Team Tisser Foundation (TTF) is a non-profit corporation founded by Doron M. Tisser and his wife Laurie. TTF raises money for various charitable purposes and does not focus on any one charity or charitable purpose. The goal is to raise as much money as possible to "Help Make A Difference" by "Improving Life for Others." TTF has made donations to Memorial Sloan-Kettering Cancer Center, Leukemia & Lymphoma Society, Challenged Athletes Foundation, as well as charities helping people affected by natural disasters such as Hurricane Katrina and the Tsunamis. Since 2000, TTF has donated over $250,000 to over 40 different charities. Friends and clients generally donate money to TTF to support Doron's participation in triathlons and marathons. If you would like more information about TTF, please contact Doron at firstname.lastname@example.org, or visit www.teamtisser.org
Doron M. Tisser
Doron M. Tisser has specialized in estate and
gift planning, tax planning, trust and probate
administration, charitable giving, buy-sell
agreements and related areas for over 30 years.
Mr. Tisser is one of less than 100 attorneys in
California who has been designated as both a
Certified Specialist in Probate, Estate Planning
and Trust Law, and as a Certified Specialist in
Taxation Law by the State Bar of California
Board of Legal Specialization. He was chosen
by his peers as a Super Lawyer for 2009, 2010,
2011, and 2012 for Southern California, and
enjoys an "a.v." rating by Martindale-Hubbell
Law Directory, which is the highest possible
rating and is based on ethical considerations
and legal skills. Mr. Tisser has
published over 65 articles and chapters
in books on various estate and tax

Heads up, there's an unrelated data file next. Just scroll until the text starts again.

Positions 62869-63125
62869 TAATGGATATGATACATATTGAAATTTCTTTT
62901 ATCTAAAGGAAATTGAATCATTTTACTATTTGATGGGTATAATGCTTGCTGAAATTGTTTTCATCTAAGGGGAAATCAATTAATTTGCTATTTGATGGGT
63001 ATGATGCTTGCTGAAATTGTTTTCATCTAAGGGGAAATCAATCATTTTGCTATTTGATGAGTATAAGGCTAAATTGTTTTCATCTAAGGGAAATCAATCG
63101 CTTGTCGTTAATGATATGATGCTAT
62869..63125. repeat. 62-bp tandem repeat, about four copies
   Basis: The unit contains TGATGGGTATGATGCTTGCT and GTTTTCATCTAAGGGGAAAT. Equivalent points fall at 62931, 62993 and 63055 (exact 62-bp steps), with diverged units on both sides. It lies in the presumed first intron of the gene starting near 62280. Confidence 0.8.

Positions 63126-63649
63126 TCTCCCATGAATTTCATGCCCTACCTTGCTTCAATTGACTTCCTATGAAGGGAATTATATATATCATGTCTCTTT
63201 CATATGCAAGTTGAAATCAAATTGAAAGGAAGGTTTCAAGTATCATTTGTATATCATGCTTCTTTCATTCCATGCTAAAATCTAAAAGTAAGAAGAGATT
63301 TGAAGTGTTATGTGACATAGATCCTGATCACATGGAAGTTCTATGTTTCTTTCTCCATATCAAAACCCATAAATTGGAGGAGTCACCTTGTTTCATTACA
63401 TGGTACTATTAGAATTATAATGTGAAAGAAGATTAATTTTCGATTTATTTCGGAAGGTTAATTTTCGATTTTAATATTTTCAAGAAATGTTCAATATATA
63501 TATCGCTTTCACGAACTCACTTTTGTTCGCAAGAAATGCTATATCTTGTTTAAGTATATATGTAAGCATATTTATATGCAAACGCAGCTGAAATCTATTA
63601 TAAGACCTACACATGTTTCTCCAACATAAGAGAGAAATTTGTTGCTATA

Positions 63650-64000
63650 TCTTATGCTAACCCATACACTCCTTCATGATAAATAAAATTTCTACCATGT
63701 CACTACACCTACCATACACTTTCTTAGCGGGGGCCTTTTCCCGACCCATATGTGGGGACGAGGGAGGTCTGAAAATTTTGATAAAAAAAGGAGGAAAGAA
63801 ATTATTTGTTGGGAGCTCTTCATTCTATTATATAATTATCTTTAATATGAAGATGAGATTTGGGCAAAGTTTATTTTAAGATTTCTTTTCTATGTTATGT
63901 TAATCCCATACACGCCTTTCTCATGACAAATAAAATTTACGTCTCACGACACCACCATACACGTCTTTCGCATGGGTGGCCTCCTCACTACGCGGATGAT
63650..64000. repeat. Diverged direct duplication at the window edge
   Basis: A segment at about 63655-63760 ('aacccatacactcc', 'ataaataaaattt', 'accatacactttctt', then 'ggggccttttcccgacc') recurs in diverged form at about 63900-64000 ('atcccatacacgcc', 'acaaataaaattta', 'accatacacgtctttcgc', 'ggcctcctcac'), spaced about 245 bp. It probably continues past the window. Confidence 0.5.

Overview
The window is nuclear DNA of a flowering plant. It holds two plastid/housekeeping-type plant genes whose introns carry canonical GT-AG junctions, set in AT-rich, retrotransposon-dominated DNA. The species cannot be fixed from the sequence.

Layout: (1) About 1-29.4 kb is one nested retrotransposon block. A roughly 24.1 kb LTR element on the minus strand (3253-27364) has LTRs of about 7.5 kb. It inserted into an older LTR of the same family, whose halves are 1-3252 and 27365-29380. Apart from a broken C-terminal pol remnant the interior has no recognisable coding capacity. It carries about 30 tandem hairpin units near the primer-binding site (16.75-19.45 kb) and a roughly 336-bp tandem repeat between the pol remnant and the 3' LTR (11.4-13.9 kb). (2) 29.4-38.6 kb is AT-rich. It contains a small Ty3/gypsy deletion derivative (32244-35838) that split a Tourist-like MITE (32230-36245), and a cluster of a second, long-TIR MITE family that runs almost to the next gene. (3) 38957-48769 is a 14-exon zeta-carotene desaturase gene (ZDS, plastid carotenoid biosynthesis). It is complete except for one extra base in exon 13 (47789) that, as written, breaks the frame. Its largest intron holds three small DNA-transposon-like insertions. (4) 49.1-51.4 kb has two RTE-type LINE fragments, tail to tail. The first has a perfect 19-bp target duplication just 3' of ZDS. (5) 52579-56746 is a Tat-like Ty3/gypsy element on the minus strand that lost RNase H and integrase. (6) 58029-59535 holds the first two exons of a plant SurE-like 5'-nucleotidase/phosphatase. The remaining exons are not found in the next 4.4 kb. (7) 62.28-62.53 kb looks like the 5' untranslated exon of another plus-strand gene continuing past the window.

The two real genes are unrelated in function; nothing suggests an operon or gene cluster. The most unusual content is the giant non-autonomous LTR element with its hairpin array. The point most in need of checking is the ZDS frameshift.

planning subjects and is a frequent
speaker and lecturer at estate and tax
planning seminars. Mr. Tisser competes
in triathlons, including Ironman
races, and raises money for charities
through Team Tisser Foundation, a
non-profit corporation he co-founded
with his wife Laurie.
Tisser Law Group is pleased to announce that Brian H. Standing, Esq. has become a Shareholder at the firm. Brian continues to practice in the areas of Estate and Tax Planning, Probate and Trust Administration.
We will be having our 4th Annual Conference on The State of Estate Planning in the coming months and will let you know as soon as we have the date. In the meantime, if you have any questions, please contact either Laura at
email@example.com, or Amber at
If you would like Doron M. Tisser to speak to your group or organization about the new estate tax laws, trust administration or other estate planning subjects, please contact Laura at
firstname.lastname@example.org or call Laura at (818)226-9125.
DIGITAL ASSETS AND ESTATE PLANNING
What do your Facebook account, your online bill paying accounts, your e-mail account, your house and your money have in common? They are all assets that you need to consider as part of your estate planning.
While many of us have taken the time to plan how to distribute our house, money and other tangible assets when we die, we have not spent any time thinking about how our digital assets should be handled.